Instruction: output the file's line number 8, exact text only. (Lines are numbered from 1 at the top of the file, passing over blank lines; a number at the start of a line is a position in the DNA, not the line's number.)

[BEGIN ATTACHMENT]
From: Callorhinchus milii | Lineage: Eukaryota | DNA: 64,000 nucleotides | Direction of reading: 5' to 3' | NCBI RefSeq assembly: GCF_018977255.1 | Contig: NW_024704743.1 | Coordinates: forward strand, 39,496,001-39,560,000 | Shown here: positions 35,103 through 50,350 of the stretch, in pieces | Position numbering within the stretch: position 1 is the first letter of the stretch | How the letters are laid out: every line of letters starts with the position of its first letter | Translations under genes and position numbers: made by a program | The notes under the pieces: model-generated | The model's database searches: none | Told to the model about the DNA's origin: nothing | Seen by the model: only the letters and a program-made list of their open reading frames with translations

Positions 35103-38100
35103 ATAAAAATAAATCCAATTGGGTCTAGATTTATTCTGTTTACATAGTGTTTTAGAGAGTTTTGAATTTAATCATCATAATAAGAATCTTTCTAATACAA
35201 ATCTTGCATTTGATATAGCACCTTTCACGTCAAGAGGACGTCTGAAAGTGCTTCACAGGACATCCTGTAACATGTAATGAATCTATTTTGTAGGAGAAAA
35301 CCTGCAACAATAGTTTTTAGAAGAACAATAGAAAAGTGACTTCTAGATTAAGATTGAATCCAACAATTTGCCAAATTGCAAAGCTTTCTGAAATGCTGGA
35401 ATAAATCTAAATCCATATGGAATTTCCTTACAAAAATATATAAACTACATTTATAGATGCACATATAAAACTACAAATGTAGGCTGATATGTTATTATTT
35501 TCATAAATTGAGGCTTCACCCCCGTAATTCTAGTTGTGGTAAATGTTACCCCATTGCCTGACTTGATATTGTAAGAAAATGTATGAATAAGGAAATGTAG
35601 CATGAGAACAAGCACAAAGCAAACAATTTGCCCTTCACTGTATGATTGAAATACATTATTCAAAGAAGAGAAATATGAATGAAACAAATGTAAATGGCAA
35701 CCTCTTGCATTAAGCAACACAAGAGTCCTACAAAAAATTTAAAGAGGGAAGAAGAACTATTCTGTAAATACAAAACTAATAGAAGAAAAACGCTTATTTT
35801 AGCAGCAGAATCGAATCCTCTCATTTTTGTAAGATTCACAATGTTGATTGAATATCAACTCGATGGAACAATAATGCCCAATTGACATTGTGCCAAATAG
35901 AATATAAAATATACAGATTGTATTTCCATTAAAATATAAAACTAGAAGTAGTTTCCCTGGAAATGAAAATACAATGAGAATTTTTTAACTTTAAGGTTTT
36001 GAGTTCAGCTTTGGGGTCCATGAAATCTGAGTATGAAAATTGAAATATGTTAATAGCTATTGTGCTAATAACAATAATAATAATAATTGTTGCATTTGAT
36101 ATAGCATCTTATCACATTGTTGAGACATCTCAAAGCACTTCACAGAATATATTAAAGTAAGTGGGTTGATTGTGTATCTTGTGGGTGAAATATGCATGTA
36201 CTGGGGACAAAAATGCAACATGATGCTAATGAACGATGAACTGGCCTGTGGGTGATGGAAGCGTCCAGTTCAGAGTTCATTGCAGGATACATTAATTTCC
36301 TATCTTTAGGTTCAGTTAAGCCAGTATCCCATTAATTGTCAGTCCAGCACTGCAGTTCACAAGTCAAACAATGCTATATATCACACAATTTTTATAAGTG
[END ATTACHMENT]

35601 CATGAGAACAAGCACAAAGCAAACAATTTGCCCTTCACTGTATGATTGAAATACATTATTCAAAGAAGAGAAATATGAATGAAACAAATGTAAATGGCAA